In Beyond Good and Evil, chapter 1, #16, Nietzsche is criticizing idealism, and he says:
He who ventures to answer these metaphysical questions at once by an appeal to a sort of intuitive perception, like the person who says, "I think, and know that this, at least, is true, actual, and certain" — will encounter a smile and two notes of interrogation in a philosopher nowadays. "Sir," the philosopher will perhaps give him to understand, "it is improbable that you are not mistaken, but why should it be the truth?"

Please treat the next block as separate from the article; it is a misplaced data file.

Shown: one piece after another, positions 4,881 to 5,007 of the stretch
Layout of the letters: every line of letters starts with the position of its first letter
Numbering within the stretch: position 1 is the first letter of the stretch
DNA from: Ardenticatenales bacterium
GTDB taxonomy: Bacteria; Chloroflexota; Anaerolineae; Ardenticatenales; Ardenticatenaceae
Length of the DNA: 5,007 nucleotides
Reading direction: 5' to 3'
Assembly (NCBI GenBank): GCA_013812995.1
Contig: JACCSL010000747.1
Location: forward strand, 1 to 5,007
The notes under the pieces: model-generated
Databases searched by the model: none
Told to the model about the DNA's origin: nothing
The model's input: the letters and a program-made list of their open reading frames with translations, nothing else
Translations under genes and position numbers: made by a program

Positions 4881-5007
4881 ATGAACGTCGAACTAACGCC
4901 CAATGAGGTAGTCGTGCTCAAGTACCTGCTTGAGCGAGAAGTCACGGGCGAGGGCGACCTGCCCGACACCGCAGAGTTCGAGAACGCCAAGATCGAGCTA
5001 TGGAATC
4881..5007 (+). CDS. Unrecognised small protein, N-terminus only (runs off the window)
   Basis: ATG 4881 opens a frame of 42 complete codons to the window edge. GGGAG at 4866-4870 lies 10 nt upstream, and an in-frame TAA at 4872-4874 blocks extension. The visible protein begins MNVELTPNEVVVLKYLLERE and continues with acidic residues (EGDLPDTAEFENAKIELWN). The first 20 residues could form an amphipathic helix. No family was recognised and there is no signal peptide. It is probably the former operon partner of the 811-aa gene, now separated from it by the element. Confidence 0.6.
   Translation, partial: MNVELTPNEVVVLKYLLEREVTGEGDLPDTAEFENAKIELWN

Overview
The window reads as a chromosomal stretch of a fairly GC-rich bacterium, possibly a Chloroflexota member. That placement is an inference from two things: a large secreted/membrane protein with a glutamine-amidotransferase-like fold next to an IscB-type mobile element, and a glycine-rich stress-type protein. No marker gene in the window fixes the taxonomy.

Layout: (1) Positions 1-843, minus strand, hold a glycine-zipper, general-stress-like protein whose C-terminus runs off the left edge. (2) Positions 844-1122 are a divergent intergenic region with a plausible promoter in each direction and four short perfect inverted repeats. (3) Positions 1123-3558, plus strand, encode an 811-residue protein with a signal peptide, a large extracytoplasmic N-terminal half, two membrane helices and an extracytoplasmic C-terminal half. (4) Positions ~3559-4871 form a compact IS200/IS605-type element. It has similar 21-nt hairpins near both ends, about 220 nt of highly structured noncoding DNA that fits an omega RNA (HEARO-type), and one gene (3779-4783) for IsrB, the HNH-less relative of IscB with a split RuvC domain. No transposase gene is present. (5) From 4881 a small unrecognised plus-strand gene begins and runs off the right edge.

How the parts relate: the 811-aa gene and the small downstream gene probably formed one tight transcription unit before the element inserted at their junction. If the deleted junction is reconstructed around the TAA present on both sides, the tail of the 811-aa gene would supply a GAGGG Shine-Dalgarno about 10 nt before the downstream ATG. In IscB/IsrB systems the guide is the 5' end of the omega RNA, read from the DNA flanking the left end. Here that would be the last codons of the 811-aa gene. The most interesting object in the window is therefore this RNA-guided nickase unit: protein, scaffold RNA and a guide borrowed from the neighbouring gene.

What does he mean by, "improbable that you are not mistaken?" To me it makes sense, "it is improbable that you are mistaken," or "it is probable that you are not mistaken," as the person in question indeed does think, but the proper question is why or what that means. But there is a double negative - is this an error in translation, or by Nietzsche himself? Or am I missing something?